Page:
Opponents carve anti-pipeline message into field
Apr. 14, 2014
NELIGH, Nebraska (AP) — Opponents of a proposed pipeline to carry Canadian oil south to the U.S. Gulf Coast have carved a message of resistance into a Nebraska field in the project's path.
The 80-acre (32-hectare) artwork, which was done last week and reads "Heartland#NoKXL," is the latest protest environmentalists and landowners have employed against TransCanada's proposed Keystone XL pipeline.
Critics of the pipeline want President Barack Obama to reject the project because they fear it could contaminate groundwater and contribute to pollution.
TransCanada has said the pipeline will have upgraded safety measures, including remote control shut-off valves and frequent inspections. It has already built the southern leg of the pipeline between Oklahoma and Texas.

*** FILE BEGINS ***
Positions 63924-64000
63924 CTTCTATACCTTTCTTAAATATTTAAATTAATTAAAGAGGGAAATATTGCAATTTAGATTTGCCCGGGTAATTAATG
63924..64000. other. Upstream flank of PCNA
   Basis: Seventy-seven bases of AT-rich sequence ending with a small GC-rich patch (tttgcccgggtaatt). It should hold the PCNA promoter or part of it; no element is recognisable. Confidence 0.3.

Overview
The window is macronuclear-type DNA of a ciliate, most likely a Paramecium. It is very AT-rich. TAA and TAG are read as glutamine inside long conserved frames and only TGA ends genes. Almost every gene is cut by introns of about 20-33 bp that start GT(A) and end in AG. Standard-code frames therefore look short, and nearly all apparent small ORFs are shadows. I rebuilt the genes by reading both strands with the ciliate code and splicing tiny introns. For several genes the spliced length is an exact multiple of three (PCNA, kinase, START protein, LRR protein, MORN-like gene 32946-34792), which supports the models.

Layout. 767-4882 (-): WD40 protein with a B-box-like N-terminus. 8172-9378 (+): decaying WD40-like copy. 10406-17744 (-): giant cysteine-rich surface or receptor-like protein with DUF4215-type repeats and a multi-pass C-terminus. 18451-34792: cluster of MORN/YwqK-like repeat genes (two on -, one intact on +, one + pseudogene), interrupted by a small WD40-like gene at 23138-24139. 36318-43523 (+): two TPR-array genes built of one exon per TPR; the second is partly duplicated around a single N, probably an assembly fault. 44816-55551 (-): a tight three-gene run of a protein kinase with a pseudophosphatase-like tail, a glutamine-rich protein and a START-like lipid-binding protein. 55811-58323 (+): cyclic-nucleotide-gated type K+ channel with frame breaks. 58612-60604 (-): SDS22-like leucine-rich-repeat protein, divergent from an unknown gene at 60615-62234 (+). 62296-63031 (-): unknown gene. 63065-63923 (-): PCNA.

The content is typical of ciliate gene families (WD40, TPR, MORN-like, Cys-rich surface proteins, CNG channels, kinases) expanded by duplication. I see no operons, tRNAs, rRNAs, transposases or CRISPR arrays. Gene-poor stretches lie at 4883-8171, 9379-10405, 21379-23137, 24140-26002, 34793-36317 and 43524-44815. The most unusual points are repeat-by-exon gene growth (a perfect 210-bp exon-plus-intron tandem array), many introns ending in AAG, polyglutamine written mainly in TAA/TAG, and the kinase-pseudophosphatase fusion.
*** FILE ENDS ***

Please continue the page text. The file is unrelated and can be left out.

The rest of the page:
The section of the project that still needs approval would cross Montana, South Dakota, Nebraska and Kansas.
More than five years have passed since TransCanada first proposed the project to complement its existing Keystone pipeline.
Last week, 11 Senate Democrats urged Obama to approve the project by the end of May, so that another construction season won't be lost.
The U.S. State Department and the president have authority over the project because it crosses a U.S. border.
TransCanada also has proposed connecting it to the Bakken oil field in Montana and North Dakota.